Sorry!! The article you are trying to read is not available now.
Thank you very much;
you're only a step away from
downloading your reports.

CoreLogic Data Shows House Price Declines Are Slowing


If active listings continue to shrink in number, as long as demand remains stable even at these low levels, then prices should stabilize and begin to rise.

CoreLogic's data for January closed house sales (mostly November contracts) shows a year-over-year decline of 3.1% nationally. The month-to-month decline was 1%. However, the 12-month rate of decline has been slowing sharply.

According to CoreLogic, six of the 10 largest metropolitan markets in the US showed year-over-year declines, while four showed increases.

(See full press release here.)

By contrast,, which tracks listing prices in real time, showed that January listing prices nationally were up 4% year over year, while being down 1% month to month in January, as active listing inventories tightened. Inventory was down 17% year over year in January.

According to, the trend of declining inventory and rising asking prices has continued to the present:
As of March 05, 2012 there were about 858,688 single family and condo homes listed for sale in the 54 metro areas we track. The median asking price of these homes was estimated to be $224,322. Since this time last year, the inventory of homes for sale has decreased by 20.5% and the median price has increased by 3.9%.
Listing prices rose 1.7% month to month in March, while inventory coincidentally also rose by 1.7%. This is a normal seasonal aspect of the housing market as both demand and supply begin to increase after a January low. The increase in March 2011 was also 1.7%. These were the lowest rates of March increase since 2007.

Over the last six years, subsequently reported housing prices have tracked real-time listing prices with a close correlation. This is the first time that listing prices have had a positive divergence versus subsequently revealed sale prices for the same period. Whether this reflects the reduction in supply or newly unrealistic seller expectations is not yet known, but if active listings continue to shrink in number, as long as demand remains stable even at these low levels, then prices should stabilize and begin to rise. The year-over-year rate of change data seems to support this trend.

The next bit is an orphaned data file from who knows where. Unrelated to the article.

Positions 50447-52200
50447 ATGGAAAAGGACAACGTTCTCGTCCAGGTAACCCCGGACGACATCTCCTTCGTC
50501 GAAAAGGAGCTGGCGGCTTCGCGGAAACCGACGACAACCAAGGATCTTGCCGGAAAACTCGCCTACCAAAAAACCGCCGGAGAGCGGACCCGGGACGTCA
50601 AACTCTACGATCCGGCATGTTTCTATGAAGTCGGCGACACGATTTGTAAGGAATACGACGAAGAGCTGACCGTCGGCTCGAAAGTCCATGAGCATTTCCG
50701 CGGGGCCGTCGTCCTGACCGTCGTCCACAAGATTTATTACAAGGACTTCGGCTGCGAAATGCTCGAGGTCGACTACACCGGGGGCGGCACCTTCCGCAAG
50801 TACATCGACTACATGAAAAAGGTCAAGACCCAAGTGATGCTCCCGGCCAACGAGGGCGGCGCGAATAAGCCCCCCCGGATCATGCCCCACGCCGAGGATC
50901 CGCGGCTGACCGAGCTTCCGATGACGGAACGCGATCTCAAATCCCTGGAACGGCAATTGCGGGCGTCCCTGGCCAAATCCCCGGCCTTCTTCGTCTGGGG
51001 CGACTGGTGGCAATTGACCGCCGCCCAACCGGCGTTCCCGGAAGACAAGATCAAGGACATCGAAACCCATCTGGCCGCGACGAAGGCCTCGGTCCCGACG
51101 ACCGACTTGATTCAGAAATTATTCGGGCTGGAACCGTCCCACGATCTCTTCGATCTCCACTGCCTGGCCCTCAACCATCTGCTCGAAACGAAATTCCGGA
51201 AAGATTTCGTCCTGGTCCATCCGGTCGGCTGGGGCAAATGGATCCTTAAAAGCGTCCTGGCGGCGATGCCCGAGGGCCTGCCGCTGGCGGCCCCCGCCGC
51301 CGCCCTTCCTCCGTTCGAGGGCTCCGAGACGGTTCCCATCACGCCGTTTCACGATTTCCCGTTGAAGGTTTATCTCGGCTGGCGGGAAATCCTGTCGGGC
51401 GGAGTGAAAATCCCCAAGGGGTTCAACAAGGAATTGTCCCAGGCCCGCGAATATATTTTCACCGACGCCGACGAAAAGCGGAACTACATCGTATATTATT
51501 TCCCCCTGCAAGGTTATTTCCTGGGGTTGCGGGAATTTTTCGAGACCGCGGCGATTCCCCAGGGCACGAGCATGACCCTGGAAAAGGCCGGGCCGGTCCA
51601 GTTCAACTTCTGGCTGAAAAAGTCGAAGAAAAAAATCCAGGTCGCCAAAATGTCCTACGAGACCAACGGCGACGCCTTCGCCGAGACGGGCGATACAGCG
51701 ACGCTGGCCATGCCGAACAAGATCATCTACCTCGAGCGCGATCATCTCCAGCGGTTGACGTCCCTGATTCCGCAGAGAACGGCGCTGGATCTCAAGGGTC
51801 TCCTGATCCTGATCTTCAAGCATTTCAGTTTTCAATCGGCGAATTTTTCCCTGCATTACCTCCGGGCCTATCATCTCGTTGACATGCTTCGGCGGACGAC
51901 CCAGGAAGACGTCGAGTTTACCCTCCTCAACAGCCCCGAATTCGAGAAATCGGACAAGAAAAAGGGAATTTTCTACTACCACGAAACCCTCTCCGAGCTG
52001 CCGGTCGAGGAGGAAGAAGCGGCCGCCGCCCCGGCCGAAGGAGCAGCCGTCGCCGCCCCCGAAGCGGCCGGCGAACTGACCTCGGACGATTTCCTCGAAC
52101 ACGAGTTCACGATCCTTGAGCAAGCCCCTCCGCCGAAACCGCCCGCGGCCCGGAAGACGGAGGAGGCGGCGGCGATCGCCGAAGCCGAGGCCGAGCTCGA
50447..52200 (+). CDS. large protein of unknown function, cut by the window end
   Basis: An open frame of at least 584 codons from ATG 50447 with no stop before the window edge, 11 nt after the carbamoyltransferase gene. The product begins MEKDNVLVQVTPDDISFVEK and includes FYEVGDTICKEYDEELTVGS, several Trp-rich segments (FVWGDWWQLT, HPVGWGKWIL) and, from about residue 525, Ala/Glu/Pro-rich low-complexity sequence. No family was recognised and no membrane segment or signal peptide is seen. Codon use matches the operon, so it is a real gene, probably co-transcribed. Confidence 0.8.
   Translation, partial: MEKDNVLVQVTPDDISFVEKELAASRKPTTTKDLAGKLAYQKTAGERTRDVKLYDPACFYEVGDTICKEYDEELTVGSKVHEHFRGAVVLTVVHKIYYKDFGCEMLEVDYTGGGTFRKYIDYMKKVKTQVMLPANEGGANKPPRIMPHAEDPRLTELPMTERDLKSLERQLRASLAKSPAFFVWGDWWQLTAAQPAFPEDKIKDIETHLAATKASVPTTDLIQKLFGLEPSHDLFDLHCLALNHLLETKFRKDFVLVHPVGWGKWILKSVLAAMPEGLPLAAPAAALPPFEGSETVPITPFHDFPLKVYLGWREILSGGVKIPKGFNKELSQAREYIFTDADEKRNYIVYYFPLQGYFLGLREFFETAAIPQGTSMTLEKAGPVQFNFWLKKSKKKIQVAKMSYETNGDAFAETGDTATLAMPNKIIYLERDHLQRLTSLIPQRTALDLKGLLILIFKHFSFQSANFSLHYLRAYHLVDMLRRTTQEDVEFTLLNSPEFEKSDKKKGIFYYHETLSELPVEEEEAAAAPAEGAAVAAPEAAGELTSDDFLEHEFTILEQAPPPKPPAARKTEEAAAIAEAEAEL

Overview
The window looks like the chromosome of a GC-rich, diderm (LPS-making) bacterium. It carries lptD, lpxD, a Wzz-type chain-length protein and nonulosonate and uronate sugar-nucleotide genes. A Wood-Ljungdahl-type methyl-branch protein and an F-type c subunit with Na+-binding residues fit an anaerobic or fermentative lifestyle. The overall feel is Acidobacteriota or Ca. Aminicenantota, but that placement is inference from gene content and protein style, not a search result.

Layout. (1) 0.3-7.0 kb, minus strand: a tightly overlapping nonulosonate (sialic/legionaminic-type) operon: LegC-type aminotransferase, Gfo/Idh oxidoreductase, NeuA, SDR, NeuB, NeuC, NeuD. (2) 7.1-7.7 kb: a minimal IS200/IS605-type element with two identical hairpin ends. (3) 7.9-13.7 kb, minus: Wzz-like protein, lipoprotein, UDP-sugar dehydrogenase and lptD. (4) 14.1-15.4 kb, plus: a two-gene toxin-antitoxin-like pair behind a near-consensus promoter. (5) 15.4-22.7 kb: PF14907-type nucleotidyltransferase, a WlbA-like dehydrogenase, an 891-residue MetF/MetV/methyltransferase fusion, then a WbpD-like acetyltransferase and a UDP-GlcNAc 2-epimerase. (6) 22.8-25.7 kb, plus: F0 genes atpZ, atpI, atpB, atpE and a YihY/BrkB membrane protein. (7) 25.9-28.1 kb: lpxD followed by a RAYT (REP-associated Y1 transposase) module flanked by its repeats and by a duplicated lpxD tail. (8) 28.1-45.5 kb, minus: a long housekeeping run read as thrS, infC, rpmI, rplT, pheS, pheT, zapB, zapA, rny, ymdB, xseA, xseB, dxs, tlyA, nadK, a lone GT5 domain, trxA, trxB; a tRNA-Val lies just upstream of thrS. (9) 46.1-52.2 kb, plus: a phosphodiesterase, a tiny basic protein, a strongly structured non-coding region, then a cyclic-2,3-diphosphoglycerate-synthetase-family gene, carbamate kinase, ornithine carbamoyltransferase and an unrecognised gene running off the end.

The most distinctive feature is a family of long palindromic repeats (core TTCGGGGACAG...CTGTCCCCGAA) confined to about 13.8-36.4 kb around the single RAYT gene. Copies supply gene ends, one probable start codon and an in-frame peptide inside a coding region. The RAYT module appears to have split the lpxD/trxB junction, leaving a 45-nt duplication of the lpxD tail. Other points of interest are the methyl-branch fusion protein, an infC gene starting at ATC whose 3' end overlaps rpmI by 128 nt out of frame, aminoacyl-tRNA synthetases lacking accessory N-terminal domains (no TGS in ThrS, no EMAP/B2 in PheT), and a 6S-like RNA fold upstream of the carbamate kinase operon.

I address the issue of whether the housing market has bottomed here.

Editor's Note: Try Wall Street Examiner's Professional Edition risk free for 30 days. Click here for more information.

Twitter: @Lee_Adler
< Previous
  • 1
Next >
No positions in stocks mentioned.

The information on this website solely reflects the analysis of or opinion about the performance of securities and financial markets by the writers whose articles appear on the site. The views expressed by the writers are not necessarily the views of Minyanville Media, Inc. or members of its management. Nothing contained on the website is intended to constitute a recommendation or advice addressed to an individual investor or category of investors to purchase, sell or hold any security, or to take any action with respect to the prospective movement of the securities markets or to solicit the purchase or sale of any security. Any investment decisions must be made by the reader either individually or in consultation with his or her investment professional. Minyanville writers and staff may trade or hold positions in securities that are discussed in articles appearing on the website. Writers of articles are required to disclose whether they have a position in any stock or fund discussed in an article, but are not permitted to disclose the size or direction of the position. Nothing on this website is intended to solicit business of any kind for a writer's business or fund. Minyanville management and staff as well as contributing writers will not respond to emails or other communications requesting investment advice.

Copyright 2011 Minyanville Media, Inc. All Rights Reserved.

Featured Videos